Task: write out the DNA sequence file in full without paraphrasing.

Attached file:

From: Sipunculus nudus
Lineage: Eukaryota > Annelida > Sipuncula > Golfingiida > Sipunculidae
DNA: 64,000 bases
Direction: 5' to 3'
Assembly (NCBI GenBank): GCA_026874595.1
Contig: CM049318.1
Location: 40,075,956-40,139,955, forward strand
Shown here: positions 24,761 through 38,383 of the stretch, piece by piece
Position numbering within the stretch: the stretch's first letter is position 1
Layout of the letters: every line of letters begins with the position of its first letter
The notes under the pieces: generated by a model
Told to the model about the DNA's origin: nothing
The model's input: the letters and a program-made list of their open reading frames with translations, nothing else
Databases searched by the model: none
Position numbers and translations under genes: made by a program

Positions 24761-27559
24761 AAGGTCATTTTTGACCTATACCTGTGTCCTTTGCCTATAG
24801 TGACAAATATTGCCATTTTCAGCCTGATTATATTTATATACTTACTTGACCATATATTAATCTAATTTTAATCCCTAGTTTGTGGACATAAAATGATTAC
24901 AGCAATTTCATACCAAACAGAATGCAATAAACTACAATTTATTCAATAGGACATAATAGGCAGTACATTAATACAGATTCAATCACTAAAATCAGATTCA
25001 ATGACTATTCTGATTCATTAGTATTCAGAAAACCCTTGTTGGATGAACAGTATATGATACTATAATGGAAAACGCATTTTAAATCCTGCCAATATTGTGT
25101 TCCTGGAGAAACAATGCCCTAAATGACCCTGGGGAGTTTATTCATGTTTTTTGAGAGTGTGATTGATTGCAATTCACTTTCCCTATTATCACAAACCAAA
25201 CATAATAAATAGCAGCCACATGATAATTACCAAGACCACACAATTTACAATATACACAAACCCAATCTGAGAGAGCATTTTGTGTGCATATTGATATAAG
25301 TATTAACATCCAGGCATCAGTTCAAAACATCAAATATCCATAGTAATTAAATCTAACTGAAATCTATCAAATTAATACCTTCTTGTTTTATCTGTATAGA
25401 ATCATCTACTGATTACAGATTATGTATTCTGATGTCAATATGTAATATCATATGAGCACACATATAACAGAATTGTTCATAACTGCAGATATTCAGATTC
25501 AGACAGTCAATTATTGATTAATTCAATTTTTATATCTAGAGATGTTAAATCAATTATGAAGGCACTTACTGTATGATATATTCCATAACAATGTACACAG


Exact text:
From: Sipunculus nudus
Lineage: Eukaryota > Annelida > Sipuncula > Golfingiida > Sipunculidae
DNA: 64,000 bases
Direction: 5' to 3'
Assembly (NCBI GenBank): GCA_026874595.1
Contig: CM049318.1
Location: 40,075,956-40,139,955, forward strand
Shown here: positions 24,761 through 38,383 of the stretch, piece by piece
Position numbering within the stretch: the stretch's first letter is position 1
Layout of the letters: every line of letters begins with the position of its first letter
The notes under the pieces: generated by a model
Told to the model about the DNA's origin: nothing
The model's input: the letters and a program-made list of their open reading frames with translations, nothing else
Databases searched by the model: none
Position numbers and translations under genes: made by a program

Positions 24761-27559
24761 AAGGTCATTTTTGACCTATACCTGTGTCCTTTGCCTATAG
24801 TGACAAATATTGCCATTTTCAGCCTGATTATATTTATATACTTACTTGACCATATATTAATCTAATTTTAATCCCTAGTTTGTGGACATAAAATGATTAC
24901 AGCAATTTCATACCAAACAGAATGCAATAAACTACAATTTATTCAATAGGACATAATAGGCAGTACATTAATACAGATTCAATCACTAAAATCAGATTCA
25001 ATGACTATTCTGATTCATTAGTATTCAGAAAACCCTTGTTGGATGAACAGTATATGATACTATAATGGAAAACGCATTTTAAATCCTGCCAATATTGTGT
25101 TCCTGGAGAAACAATGCCCTAAATGACCCTGGGGAGTTTATTCATGTTTTTTGAGAGTGTGATTGATTGCAATTCACTTTCCCTATTATCACAAACCAAA
25201 CATAATAAATAGCAGCCACATGATAATTACCAAGACCACACAATTTACAATATACACAAACCCAATCTGAGAGAGCATTTTGTGTGCATATTGATATAAG
25301 TATTAACATCCAGGCATCAGTTCAAAACATCAAATATCCATAGTAATTAAATCTAACTGAAATCTATCAAATTAATACCTTCTTGTTTTATCTGTATAGA
25401 ATCATCTACTGATTACAGATTATGTATTCTGATGTCAATATGTAATATCATATGAGCACACATATAACAGAATTGTTCATAACTGCAGATATTCAGATTC
25501 AGACAGTCAATTATTGATTAATTCAATTTTTATATCTAGAGATGTTAAATCAATTATGAAGGCACTTACTGTATGATATATTCCATAACAATGTACACAG